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Owing to their common origin, Iranian and Indo-Aryan religions are very similar.

From a comparative study of both groups, it is possible to reconstruct, in general features, the early forms of Iranian religion for which there is no direct documentation.

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The remains of Achaemenian architecture and art, by far the most important of the material sources, provide abundant evidence of imperial articulation of religious symbols and show a thorough dependence on Middle Eastern precedents. These people were originally seminomadic pastoralists whose chief economic base was cattle, primarily bovines but also sheep and goats.(“nobles”) migrated from the steppes down into the Middle East, the Iranian plateau, and the northwestern part of the Indian subcontinent. They bred horses, which they used for riding and pulling chariots in warfare and sport.It is not at all clear how rigidly their society was originally segmented.There were specialists in religious matters, and men who could afford horses and chariots were reckoned as warriors and leaders.The main indigenous sources are the Achaemenian royal inscriptions in the Old Persian language (with Akkadian, Elamite, and Aramaic translations) and the ), for the most part eloquent pieces of propaganda, are rich in references to religion.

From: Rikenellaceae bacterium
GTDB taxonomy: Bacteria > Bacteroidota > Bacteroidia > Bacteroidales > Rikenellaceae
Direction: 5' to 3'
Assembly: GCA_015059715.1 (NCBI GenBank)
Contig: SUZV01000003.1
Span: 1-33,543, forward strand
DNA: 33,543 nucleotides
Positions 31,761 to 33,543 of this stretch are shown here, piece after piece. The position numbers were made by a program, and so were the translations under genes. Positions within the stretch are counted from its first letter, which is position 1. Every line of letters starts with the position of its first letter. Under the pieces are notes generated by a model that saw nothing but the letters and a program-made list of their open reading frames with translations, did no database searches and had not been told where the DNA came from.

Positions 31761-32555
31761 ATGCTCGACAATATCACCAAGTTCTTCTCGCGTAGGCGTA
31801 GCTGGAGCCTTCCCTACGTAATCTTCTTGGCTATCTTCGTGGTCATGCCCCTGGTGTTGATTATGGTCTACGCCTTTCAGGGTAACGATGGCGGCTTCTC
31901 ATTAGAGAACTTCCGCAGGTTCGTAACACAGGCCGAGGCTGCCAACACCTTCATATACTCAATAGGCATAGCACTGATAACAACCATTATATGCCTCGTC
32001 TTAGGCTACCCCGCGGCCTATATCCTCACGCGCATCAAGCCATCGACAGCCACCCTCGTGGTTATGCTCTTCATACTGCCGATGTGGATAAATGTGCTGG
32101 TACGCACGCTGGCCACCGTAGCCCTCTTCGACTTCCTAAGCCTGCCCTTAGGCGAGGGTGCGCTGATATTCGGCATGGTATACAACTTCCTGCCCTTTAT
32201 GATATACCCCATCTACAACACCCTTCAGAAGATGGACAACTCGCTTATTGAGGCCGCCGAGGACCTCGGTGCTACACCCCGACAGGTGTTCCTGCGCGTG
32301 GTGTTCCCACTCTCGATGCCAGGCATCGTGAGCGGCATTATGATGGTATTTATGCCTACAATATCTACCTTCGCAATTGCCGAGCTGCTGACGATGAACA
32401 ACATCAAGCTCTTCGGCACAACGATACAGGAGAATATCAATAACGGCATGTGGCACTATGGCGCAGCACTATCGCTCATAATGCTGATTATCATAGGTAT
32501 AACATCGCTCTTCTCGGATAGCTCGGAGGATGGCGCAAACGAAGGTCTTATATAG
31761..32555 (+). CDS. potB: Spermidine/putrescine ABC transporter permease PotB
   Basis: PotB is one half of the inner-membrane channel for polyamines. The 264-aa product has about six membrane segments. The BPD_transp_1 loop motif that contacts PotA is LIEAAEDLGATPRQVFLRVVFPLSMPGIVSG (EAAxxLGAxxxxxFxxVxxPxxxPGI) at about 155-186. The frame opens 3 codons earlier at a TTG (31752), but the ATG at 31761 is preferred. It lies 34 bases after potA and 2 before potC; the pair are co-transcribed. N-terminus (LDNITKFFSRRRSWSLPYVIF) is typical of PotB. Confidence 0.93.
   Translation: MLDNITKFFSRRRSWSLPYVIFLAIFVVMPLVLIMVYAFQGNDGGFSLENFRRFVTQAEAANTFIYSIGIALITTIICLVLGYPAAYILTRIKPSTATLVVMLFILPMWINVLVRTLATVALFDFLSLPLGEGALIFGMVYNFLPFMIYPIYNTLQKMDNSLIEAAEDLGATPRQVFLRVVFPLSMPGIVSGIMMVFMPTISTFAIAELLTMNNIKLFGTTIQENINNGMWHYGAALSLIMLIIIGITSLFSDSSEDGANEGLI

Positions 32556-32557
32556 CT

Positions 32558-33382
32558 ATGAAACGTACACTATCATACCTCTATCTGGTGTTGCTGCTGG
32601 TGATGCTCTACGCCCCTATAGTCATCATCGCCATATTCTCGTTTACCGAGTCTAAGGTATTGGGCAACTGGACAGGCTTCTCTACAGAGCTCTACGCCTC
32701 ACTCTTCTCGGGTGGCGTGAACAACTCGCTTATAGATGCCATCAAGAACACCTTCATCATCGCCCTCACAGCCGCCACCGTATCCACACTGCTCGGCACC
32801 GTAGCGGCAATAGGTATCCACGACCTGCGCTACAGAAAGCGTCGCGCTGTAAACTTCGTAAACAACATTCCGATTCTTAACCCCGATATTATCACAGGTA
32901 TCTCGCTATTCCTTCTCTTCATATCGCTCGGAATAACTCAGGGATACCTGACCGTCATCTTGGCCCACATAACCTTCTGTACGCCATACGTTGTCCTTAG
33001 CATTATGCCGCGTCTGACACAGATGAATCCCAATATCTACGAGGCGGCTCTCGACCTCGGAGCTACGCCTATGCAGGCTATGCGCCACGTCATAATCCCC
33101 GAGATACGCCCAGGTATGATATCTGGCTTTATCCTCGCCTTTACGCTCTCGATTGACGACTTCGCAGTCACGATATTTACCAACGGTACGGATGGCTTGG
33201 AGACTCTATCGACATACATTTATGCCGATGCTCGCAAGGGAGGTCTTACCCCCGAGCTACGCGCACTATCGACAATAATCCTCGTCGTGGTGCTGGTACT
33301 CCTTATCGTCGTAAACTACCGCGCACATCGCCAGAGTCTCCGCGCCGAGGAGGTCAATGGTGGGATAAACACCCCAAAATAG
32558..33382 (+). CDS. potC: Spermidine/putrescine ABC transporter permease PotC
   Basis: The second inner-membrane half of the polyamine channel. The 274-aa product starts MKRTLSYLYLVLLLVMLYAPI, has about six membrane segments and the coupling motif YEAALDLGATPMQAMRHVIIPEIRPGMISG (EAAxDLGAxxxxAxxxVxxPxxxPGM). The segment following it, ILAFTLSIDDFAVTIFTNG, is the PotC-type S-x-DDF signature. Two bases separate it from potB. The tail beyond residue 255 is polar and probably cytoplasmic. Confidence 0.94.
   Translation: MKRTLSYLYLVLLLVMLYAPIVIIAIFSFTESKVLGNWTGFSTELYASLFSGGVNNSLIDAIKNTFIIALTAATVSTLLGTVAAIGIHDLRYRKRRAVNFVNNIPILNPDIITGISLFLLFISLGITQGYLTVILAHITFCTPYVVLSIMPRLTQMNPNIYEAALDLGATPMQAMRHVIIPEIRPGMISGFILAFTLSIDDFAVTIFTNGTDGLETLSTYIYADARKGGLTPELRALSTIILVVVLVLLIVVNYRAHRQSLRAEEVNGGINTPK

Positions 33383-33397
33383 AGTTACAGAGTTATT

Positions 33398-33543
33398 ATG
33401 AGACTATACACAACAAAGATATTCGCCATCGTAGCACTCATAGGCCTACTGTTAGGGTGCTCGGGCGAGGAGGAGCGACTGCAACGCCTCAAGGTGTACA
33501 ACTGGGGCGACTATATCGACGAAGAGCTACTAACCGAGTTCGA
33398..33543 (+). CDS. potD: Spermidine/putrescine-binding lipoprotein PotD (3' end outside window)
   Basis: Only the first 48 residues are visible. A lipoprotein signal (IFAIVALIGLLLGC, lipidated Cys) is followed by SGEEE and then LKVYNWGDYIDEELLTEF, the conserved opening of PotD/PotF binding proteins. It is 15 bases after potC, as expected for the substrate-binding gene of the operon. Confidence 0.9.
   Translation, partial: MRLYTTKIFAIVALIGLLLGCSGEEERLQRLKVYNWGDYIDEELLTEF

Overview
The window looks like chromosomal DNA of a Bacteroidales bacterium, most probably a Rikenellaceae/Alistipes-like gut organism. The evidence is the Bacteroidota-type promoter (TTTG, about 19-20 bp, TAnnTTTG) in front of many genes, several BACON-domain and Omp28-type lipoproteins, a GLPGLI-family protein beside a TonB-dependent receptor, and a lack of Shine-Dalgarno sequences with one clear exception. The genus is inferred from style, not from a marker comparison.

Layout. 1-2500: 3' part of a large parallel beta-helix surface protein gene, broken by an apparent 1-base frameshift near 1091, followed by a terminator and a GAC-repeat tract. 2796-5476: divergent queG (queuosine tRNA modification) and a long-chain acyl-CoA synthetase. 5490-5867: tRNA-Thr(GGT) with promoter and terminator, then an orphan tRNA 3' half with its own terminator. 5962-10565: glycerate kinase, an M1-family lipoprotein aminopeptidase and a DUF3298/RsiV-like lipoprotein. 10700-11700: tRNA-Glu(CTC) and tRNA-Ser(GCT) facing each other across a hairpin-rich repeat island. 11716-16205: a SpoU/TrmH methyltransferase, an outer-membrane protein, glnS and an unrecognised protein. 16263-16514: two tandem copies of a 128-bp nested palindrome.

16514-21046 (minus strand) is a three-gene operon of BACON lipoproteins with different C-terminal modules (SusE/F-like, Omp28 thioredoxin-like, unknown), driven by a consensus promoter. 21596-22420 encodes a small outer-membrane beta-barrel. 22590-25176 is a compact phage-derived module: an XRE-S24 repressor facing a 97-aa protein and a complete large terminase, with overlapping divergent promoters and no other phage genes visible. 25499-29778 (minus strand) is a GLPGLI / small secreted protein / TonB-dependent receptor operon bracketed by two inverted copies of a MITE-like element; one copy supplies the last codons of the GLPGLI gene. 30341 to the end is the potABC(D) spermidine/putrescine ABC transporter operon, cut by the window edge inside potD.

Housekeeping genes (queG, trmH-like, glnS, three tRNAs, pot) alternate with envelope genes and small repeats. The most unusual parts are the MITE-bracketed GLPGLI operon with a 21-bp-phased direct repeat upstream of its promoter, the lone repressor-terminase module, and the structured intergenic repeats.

In addition to the information they contain, they have the great advantage of being fixed in time and place.

Among female deities the Earth, Spantā Aramati, and the sacred river, Ardvī Sūrā, were most prominent. Originally confined to ideas of social and natural order opposed by disorder and chaos, a dualistic ideology came to permeate all aspects of life.

The pantheon was divided between the gods and demons.

Apart from the Achaemenian inscriptions, there is no secure evidence that religious compositions were reduced to writing until the late Arsacid or early Sāsānian periods.

Thus, unlike the other religions of the Middle East, the Iranian religions had no written texts in the ancient period.

Ancient Iranian religion, diverse beliefs and practices of the culturally and linguistically related group of ancient peoples who inhabited the Iranian plateau and its borderlands, as well as areas of Central Asia from the Black Sea to Khotan (modern Hotan, China).